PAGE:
In the film’s production notes, Aronofsky admits that rather than emerging from years of writing, polishing and development, Mother! was a premature baby. “I woke up one morning and this movie poured out of me.” Indeed, Mother! has the feeling of a dashed-off allegory about the destructive power of male ego facing off against the nurturing, self-sacrificing feminine. While thankless Mother carefully restores the house, cooks elaborate meals and selflessly heralds her husband’s genius, Him offers no protection or encouragement in return. At its most complex, the film is also a powerful statement about the narcissistic excesses of the artist’s will. Either oblivious to his own self-damning portrait of artistic vanity, or just brilliantly in touch with his own flaws, Aronofsky’s leitmotif is the destructive potential of creation and the bottomless selfishness, destructiveness and cant of the male ego when chained to the artist’s mission. As Mother’s agony and the invasion of their home escalates, Him feeds greedily on his guests’ ego-stroking.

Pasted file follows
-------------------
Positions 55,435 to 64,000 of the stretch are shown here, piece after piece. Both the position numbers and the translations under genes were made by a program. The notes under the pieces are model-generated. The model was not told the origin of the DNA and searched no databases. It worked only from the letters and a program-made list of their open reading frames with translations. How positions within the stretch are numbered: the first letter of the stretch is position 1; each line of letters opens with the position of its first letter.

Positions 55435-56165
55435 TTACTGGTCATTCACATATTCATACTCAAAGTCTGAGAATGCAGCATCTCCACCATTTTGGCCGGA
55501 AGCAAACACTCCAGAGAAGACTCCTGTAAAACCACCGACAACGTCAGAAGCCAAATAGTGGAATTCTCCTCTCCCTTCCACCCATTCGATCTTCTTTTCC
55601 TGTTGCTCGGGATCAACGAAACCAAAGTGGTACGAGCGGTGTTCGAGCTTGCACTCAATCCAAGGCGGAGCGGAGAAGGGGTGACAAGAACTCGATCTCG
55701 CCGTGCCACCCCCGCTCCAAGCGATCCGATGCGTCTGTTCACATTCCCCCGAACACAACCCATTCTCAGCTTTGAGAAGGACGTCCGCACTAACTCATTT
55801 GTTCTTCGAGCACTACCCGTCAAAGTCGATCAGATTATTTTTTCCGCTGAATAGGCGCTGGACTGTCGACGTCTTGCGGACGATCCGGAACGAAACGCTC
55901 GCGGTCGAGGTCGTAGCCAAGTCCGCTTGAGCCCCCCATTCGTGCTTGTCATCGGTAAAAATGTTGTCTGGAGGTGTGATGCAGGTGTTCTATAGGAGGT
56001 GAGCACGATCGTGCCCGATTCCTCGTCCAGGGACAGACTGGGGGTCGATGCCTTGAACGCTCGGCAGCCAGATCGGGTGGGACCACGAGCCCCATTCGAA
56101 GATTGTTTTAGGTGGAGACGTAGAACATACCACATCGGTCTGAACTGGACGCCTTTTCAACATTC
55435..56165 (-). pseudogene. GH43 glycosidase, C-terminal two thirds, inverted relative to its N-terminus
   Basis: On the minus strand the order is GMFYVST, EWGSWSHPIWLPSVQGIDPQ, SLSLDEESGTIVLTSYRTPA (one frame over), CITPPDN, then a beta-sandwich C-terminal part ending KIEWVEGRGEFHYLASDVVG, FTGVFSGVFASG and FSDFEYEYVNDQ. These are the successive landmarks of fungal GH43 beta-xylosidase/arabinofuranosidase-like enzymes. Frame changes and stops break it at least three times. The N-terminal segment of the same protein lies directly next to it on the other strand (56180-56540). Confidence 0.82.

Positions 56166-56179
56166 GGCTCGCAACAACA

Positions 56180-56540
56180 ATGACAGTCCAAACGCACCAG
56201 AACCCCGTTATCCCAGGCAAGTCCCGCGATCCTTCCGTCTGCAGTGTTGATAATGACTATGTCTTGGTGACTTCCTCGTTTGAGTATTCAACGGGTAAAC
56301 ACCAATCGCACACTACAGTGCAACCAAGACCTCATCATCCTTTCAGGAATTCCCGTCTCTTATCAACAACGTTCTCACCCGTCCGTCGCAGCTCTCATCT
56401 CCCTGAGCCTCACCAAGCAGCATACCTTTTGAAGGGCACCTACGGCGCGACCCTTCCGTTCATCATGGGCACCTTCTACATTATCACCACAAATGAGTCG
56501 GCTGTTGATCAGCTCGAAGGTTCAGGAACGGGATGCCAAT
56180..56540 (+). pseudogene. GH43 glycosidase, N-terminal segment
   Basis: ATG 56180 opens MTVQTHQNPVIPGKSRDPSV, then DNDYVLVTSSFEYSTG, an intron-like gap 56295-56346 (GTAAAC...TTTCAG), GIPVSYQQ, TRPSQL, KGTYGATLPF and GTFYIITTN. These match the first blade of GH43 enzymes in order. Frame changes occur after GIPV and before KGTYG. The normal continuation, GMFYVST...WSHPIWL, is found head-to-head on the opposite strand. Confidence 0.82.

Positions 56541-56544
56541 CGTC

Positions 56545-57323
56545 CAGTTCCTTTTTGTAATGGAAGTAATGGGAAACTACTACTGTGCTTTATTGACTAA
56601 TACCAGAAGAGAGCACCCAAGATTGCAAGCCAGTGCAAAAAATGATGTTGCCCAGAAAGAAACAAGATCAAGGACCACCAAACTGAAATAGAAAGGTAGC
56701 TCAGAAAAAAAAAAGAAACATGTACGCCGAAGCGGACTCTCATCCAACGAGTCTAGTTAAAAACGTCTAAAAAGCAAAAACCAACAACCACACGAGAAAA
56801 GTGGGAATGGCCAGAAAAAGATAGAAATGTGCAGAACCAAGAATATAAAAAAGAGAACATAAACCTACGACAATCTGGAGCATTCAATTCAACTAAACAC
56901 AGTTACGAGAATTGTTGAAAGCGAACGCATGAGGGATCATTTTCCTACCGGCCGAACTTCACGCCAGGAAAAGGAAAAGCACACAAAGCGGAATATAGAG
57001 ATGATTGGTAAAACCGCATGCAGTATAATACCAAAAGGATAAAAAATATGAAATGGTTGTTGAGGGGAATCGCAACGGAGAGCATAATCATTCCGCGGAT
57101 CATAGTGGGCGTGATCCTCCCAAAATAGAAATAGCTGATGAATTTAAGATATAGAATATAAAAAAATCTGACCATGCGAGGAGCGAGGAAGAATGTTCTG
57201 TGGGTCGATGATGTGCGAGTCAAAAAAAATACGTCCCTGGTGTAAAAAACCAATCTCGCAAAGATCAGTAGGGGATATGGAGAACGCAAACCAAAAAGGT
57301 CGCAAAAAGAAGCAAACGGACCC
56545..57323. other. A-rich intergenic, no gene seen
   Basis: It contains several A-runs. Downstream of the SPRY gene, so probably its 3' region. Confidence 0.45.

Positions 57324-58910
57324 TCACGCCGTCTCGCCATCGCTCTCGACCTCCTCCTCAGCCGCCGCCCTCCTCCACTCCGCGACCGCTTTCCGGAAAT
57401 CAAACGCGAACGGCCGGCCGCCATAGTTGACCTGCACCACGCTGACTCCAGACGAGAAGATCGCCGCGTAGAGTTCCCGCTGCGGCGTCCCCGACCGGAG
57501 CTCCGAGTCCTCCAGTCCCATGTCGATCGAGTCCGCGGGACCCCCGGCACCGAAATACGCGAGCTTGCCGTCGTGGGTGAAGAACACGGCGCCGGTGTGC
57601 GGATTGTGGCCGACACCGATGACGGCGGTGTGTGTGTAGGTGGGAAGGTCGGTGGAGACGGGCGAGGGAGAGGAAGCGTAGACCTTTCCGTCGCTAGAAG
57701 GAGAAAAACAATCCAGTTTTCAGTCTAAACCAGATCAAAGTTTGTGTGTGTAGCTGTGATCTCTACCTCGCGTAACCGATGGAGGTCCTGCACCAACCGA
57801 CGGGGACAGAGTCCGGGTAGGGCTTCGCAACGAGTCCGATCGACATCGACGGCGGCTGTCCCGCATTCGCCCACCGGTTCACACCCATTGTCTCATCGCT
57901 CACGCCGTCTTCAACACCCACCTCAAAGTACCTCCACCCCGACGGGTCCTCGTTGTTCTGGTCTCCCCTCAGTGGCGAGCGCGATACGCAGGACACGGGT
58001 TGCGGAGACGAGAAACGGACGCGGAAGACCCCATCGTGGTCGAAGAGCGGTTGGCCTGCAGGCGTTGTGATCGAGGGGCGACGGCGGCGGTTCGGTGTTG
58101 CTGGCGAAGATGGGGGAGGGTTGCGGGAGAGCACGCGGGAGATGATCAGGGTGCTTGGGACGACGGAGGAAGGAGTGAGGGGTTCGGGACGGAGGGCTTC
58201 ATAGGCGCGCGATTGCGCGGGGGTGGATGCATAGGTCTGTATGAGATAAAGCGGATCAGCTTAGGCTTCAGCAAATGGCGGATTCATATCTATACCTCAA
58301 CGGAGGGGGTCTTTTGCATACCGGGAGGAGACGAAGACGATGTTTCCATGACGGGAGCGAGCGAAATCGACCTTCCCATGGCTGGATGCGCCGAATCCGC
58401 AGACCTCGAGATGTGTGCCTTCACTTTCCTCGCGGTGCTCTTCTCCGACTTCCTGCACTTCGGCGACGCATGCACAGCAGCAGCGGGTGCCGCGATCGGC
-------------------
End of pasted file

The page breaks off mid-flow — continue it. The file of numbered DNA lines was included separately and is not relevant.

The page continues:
To its credit, Mother! is a shockingly strange work that, like so many Aronofsky films, demonstrates a talent for deeply unsettling imagery and an ability to reveal base human behavior rooted in real-world malfeasance (hero worship, misogyny and greed among them). The film boasts a decidedly creepy undertow, a sense of the devouring, maddening surreality of human ickiness seen in other films like Michael Haneke’s Funny Games or Sam Peckinpah’s Straw Dogs where some outside menace invades a couple’s home and refuses to leave before wreaking violent havoc. As more and more uninvited guests arrive—beginning with Man and Woman’s extended family—stalking into Mother’s kitchen, then her bedroom, then her bathroom, a feeling of suffocation increases. When Him overcomes his writer’s block and is finally inspired to pen his literary magnum opus, their home is invaded further, turned into a cult-lit enclave where his fiction’s fans come to pay homage. Stoked by Him’s vanity, his fans transform hero worship into complete dystopian chaos, destroying the house (and, in turn, its caretaker, Mother) like religious devotees stealing relics. Creativity, or perhaps, masculine ego in Mother! is a destructive rather than a positive force, unleashing humankind’s hidden demons. Aronofsky’s ambition is remarkable even while the act of watching his film begins to put us in the position of his Mother, chained to a storyline sliding wildly off the rails.